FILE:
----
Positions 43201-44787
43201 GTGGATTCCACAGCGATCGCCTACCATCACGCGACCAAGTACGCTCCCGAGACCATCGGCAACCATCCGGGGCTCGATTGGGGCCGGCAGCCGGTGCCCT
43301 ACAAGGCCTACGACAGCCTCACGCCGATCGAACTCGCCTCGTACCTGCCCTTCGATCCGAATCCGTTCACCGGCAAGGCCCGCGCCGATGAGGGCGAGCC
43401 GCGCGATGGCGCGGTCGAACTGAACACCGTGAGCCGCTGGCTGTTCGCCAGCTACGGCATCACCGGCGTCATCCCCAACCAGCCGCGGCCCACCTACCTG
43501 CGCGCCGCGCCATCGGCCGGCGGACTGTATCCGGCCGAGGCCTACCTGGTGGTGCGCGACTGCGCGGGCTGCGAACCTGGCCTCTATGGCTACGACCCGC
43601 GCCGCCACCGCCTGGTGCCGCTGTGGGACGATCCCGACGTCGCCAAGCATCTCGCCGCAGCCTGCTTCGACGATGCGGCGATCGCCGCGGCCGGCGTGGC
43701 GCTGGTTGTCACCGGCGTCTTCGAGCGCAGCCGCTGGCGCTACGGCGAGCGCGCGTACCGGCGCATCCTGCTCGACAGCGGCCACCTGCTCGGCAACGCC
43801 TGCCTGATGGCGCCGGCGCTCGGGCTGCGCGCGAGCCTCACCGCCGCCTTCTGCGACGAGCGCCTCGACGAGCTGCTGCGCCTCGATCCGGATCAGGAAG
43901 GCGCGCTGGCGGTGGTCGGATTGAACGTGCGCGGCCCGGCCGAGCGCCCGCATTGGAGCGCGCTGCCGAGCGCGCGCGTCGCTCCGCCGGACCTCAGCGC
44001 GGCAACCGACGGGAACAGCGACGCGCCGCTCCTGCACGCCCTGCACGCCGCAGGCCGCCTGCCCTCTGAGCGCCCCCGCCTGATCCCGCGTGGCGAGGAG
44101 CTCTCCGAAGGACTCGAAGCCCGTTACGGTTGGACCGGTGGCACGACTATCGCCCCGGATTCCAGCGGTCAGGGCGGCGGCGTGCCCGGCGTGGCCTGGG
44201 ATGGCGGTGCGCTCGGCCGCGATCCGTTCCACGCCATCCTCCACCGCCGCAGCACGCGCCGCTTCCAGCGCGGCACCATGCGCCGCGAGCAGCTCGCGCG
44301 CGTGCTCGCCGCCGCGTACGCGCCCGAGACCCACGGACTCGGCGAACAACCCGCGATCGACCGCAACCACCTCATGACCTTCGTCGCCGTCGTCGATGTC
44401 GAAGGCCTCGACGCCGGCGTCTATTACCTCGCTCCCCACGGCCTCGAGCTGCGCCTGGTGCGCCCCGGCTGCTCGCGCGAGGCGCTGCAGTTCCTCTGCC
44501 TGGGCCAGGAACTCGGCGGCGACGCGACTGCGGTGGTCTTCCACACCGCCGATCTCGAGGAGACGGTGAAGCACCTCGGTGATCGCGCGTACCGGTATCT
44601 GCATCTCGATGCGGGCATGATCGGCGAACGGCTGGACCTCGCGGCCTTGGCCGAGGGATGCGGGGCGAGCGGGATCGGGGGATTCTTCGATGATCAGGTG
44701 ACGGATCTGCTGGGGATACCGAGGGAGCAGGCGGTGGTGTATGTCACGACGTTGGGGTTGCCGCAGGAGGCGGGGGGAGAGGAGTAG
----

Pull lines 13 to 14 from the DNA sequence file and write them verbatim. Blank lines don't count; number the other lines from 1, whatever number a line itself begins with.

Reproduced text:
44301 CGTGCTCGCCGCCGCGTACGCGCCCGAGACCCACGGACTCGGCGAACAACCCGCGATCGACCGCAACCACCTCATGACCTTCGTCGCCGTCGTCGATGTC
44401 GAAGGCCTCGACGCCGGCGTCTATTACCTCGCTCCCCACGGCCTCGAGCTGCGCCTGGTGCGCCCCGGCTGCTCGCGCGAGGCGCTGCAGTTCCTCTGCC